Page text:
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Development of antibody-based c-Met inhibitors for targeted cancer therapy

Authors Lee D, Sung E, Ahn J, An S, Huh J, You W

Received 31 October 2014

Accepted for publication 12 December 2014

Published 9 February 2015 Volume 2015:4 Pages 35—44


Checked for plagiarism Yes

Review by Single anonymous peer review

Peer reviewer comments 3

Editor who approved publication: Professor Michael Shurin

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Dongheon Lee, Eun-Sil Sung, Jin-Hyung Ahn, Sungwon An, Jiwon Huh, Weon-Kyoo You

Hanwha Chemical R&D Center, Biologics Business Unit, Daejeon, Republic of Korea

Abstract: Signaling pathways mediated by receptor tyrosine kinases (RTKs) and their ligands play important roles in the development and progression of human cancers, which makes RTK-mediated signaling pathways promising therapeutic targets in the treatment of cancer. Compared with small-molecule compounds, antibody-based therapeutics can more specifically recognize and bind to ligands and RTKs. Several antibody inhibitors of RTK-mediated signaling pathways, such as human epidermal growth factor receptor 2, vascular endothelial growth factor, epidermal growth factor receptor or vascular endothelial growth factor receptor 2, have been developed and are widely used to treat cancer patients. However, since the therapeutic options are still limited in terms of therapeutic efficacy and types of cancers that can be treated, efforts are being made to identify and evaluate novel RTK-mediated signaling pathways as targets for more efficacious cancer treatment. The hepatocyte growth factor/c-Met signaling pathway has come into the spotlight as a promising target for development of potent cancer therapeutic agents. Multiple antibody-based therapeutics targeting hepatocyte growth factor or c-Met are currently in preclinical or clinical development. This review focuses on the development of inhibitors of the hepatocyte growth factor/c-Met signaling pathway for cancer treatment, including critical issues in clinical development and future perspectives for antibody-based therapeutics.

Keywords: hepatocyte growth factor, ligands, receptor tyrosine kinase, signaling pathway, therapeutic agent


In living organisms, communication between individual cells and between cells and the environment plays essential roles in various cellular processes including growth, differentiation, migration, and apoptosis.1 These cellular processes are mediated in large part by signaling pathways triggered by interactions between receptor tyrosine kinases (RTKs) and their ligands.1 Upon ligand binding, RTKs on the cell surface activate downstream signaling cascades and regulate target gene expression in a paracrine or autocrine manner.1 These signaling pathways mediated by RTKs and their ligands are critical for both regulation of diverse cellular processes and development and progression of cancers.24 RTK-mediated signaling pathways are tightly regulated according to the physiological status of normal cells. In contrast, RTK signaling pathways are dysregulated or hyperactivated in a wide range of cancers via gain-of-function mutations, gene rearrangements, gene amplifications, and overexpression or abnormal stimulation of receptors/ligands.14 Furthermore, it has been suggested that loss-of-function by deletion or mutation of RTKs, including fibroblast growth factor receptor 1, EphA, and c-Met, is associated with several diseases, including cancers.57 Thus, RTK-mediated signaling pathways have become promising therapeutic targets for treating cancer.24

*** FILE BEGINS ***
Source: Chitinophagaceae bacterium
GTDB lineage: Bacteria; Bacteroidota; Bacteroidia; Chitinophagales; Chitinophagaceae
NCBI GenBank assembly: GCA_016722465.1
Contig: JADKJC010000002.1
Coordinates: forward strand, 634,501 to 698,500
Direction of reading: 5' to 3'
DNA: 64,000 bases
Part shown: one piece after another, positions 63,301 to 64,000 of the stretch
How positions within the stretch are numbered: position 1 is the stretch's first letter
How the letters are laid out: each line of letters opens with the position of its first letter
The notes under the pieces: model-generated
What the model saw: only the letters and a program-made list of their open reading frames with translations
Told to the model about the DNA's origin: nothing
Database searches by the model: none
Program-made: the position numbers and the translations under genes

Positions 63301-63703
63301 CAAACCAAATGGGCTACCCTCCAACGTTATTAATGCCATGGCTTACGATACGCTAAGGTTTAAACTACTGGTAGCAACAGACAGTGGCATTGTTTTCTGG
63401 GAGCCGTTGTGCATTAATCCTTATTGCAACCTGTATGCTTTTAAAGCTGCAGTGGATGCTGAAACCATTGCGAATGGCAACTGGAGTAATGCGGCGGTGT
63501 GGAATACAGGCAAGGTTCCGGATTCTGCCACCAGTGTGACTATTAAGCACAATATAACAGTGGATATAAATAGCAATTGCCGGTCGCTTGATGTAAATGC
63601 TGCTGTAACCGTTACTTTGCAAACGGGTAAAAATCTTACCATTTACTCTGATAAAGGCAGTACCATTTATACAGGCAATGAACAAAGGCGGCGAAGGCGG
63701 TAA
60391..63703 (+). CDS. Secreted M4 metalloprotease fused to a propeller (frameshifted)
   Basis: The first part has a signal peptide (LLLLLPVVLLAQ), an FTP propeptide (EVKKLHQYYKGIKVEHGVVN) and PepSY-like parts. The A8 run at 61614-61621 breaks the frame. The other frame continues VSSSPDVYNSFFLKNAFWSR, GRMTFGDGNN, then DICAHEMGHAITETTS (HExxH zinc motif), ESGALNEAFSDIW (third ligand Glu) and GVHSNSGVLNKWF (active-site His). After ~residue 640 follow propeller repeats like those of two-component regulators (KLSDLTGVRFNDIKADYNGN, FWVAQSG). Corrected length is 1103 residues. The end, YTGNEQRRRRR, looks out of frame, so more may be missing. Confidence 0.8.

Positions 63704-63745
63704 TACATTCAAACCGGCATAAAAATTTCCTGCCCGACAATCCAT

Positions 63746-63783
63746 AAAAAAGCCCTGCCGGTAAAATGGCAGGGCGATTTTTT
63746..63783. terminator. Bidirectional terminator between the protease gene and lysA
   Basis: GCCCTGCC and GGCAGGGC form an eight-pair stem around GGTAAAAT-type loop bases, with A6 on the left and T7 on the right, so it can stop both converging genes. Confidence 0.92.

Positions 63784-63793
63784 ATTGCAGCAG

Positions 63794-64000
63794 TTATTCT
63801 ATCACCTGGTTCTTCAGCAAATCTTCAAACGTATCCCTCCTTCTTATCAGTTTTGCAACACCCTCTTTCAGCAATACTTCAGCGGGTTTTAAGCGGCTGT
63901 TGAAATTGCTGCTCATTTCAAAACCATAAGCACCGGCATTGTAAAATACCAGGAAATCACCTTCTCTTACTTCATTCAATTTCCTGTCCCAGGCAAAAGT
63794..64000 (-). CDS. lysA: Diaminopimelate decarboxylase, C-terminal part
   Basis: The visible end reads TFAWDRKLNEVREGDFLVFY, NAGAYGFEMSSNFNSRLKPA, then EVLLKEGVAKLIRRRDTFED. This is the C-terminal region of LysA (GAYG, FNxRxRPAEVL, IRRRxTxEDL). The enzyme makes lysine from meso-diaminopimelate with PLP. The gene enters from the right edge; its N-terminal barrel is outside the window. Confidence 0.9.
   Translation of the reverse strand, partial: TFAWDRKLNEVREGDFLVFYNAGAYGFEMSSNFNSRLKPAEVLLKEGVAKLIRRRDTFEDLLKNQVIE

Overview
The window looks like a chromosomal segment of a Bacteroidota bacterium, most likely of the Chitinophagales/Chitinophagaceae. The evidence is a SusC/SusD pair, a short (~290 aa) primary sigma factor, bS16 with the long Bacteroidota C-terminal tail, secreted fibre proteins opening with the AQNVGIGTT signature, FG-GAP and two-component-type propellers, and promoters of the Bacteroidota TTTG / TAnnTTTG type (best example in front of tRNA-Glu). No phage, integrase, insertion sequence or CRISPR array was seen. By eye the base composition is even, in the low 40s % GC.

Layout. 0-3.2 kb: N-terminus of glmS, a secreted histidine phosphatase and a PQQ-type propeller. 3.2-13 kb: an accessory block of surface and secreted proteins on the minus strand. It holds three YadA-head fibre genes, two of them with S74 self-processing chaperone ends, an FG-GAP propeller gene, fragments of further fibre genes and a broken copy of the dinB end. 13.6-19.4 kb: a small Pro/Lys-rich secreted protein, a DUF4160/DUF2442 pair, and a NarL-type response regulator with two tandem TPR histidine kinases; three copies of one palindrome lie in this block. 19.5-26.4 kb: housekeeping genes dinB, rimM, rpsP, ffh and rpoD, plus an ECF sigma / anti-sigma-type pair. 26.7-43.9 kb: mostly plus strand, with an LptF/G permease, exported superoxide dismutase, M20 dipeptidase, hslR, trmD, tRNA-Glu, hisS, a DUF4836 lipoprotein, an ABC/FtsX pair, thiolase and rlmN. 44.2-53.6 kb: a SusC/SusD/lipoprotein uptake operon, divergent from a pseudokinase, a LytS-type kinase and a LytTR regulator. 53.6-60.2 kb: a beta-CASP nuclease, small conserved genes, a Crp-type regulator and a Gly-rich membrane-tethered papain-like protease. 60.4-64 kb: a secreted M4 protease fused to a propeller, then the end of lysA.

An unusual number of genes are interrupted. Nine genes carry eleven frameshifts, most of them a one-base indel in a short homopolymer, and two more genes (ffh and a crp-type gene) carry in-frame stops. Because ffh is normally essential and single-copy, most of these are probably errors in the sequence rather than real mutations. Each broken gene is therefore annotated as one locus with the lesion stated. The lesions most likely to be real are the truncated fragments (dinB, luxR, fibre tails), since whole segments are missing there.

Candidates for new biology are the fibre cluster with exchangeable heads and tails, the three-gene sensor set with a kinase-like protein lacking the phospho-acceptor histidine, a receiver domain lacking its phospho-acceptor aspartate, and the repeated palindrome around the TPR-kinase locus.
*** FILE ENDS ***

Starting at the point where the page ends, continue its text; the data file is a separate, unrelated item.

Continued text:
Individual RTK-mediated signaling cascades can be targeted at several levels to develop anti-cancer therapeutic agents that inhibit the signaling pathways via disruption of interactions between RTKs and their ligands, dimerization and phosphorylation of RTKs, and activation of downstream elements.2,4 For monoclonal antibody-based therapeutics, RTK-mediated signaling pathways are mainly inhibited by disrupting interactions between RTKs and their ligands.4 Compared with small-molecule compounds that inhibit the kinase activity and autophosphorylation of a broad spectrum of RTKs, antibody inhibitors have greater target specificity for particular RTKs and/or ligands. Several antibody-based therapeutic agents that inhibit RTK-mediated signaling pathways have already been approved for the treatment of human cancers.4 Trastuzumab (Herceptin™, Genentech/Roche, South San Francisco, CA, USA; approved by the US Food and Drug Administration [FDA] in 1998) binds to human epidermal growth factor receptor 2 (HER2)/neu receptor and is used to treat breast cancer.8 Bevacizumab (Avastin™, Genentech/Roche; approved by the FDA in 2004) binds to vascular endothelial growth factor (VEGF) and is used to treat colorectal cancer, metastatic renal cell carcinoma, recurrent glioblastoma, and non-small cell lung cancer (NSCLC).912 Both cetuximab (Erbitux™; developed by Bristol-Myers Squibb, New York, NY, USA/Eli Lilly, Indianapolis, IN, USA and Merck KGaA, Darmstadt, Germany and approved in 2004) and panitumumab (Vectibix™, developed by Amgen (Thousand Oaks, CA, USA) and approved in 2006) bind to epidermal growth factor receptor (EGFR) and are used to treat colorectal and head/neck cancers.13,14 Ramucirumab (Cyramza™, developed by Eli Lilly and approved in 2014) binds to VEGF receptor 2 and is used to treat gastric cancer.15 Although these FDA-approved therapeutic antibodies have contributed to improving clinical outcomes, there are still unmet needs for difficult-to-treat cancers. Identification of additional RTK/ligand targets may enable more effective treatment of these cancers.24 Currently, a variety of novel antibody-based inhibitors targeting RTKs such as c-Met, fibroblast growth factor receptor, HER1, HER3, insulin-like growth factor-1 receptor, platelet-derived growth factor receptor, and RON (recepteur d’origine nantais) are in preclinical and clinical development.4